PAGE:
By Marissa Miller, photography by Shari’s Berries/Flickr.com
“You know nothing about my life or my circumstances.”
We generally think of ice cream as the foundation of comforting social media material, but one woman’s Facebook post after leaving her local Dairy Queen sings a different tune.
Shauna Arocho, 27, from Illinois, begins a misty-eyed video detailing how she’d been fat-shamed while enjoying a free ice cream cone. In the video that’s currently been viewed over 10 million times, she says a car full of men stopped in the middle of the road, rolled down the window, and yelled “Eat that ice cream, you fat b*tch.”
“You know nothing about my life or my circumstances,” Shauna says about the haters. She says she has followed the Paleo diet since June and that she’s lost a total of 55 kilos, but that shouldn’t matter. Anyone should be able to eat a treat and not feel bad about it.
Shauna also raises the potential consequences of hurtful body-shaming like what she had experienced that day: “What if I had been in such a place that you saying that to me had made me go home and kill myself?” she says. “I’m not in that place, but I could have been.”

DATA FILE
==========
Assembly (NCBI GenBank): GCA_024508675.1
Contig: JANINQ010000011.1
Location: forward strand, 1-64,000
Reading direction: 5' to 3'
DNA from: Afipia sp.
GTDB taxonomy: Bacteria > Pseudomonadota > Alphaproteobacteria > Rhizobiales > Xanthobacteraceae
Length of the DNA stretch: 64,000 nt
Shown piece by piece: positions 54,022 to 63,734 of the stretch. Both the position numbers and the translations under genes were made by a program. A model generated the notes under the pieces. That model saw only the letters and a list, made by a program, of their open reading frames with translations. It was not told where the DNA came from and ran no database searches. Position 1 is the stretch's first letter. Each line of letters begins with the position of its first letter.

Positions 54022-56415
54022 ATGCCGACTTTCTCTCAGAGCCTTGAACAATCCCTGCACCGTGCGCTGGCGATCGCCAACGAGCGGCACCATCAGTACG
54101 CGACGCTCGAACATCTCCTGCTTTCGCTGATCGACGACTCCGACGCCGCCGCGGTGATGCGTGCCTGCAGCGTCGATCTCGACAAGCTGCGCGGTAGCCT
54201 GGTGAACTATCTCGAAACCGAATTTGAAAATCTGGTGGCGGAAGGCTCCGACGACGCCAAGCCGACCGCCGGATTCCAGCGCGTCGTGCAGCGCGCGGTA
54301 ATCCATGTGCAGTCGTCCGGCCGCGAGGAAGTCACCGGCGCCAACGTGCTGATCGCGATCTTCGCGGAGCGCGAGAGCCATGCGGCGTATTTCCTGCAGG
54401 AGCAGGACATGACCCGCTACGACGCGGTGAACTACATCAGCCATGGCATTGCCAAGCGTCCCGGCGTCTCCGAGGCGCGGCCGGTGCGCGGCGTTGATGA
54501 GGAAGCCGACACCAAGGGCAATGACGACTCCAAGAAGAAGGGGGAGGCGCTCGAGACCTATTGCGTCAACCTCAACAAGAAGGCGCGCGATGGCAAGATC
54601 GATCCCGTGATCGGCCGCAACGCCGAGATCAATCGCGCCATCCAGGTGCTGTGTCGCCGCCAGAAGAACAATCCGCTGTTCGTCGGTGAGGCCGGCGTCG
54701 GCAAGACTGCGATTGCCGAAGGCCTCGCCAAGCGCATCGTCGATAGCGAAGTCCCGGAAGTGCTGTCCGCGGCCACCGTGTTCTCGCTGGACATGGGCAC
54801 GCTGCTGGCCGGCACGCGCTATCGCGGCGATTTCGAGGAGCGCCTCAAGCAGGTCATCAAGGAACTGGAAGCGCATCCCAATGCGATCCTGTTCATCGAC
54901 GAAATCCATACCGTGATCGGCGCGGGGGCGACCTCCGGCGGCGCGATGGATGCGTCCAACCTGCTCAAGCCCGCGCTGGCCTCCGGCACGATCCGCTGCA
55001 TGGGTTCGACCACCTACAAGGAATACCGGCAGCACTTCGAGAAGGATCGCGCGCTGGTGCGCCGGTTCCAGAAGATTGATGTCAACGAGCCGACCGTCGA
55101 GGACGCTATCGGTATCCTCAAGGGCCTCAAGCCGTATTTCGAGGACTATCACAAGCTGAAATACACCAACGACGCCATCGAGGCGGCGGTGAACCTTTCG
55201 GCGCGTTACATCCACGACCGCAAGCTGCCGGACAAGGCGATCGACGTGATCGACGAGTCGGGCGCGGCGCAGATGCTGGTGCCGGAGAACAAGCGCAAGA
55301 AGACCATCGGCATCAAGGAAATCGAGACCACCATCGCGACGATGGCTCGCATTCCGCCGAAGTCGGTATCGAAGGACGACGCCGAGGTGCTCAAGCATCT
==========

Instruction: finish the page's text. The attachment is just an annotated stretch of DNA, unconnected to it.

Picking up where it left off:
This incident is the latest in a string of unfortunate body-shaming events. This week, bodybuilder Diana Andrews proved she hasn’t learned from ex-Playboy model Dani Mathers when she posted a Snapchat of a fellow gym member with the words “love handles” captioned across her body. And a woman recently reported that one nail salon in Memphis, Tennessee, charged extra for a pedicure for obese people, which transcends any sort of logic or moral code.
READ MORE: Body Shaming? Do We Need This? No, We Don’t.
Thankfully, Shauna’s story ends on a happier note. She posted a new video on Wednesday thanking people for their kind words and support of her story. “I can’t even express how much all of your words have meant to me,” she said, promising to continue to share updates about her weight loss journey.
Can we all just agree that this woman (and all of us) deserve to treat ourselves? Clearly, we all have a ways to go when it comes to accepting people for who they are.
This article was originally published on www.womenshealthmag.com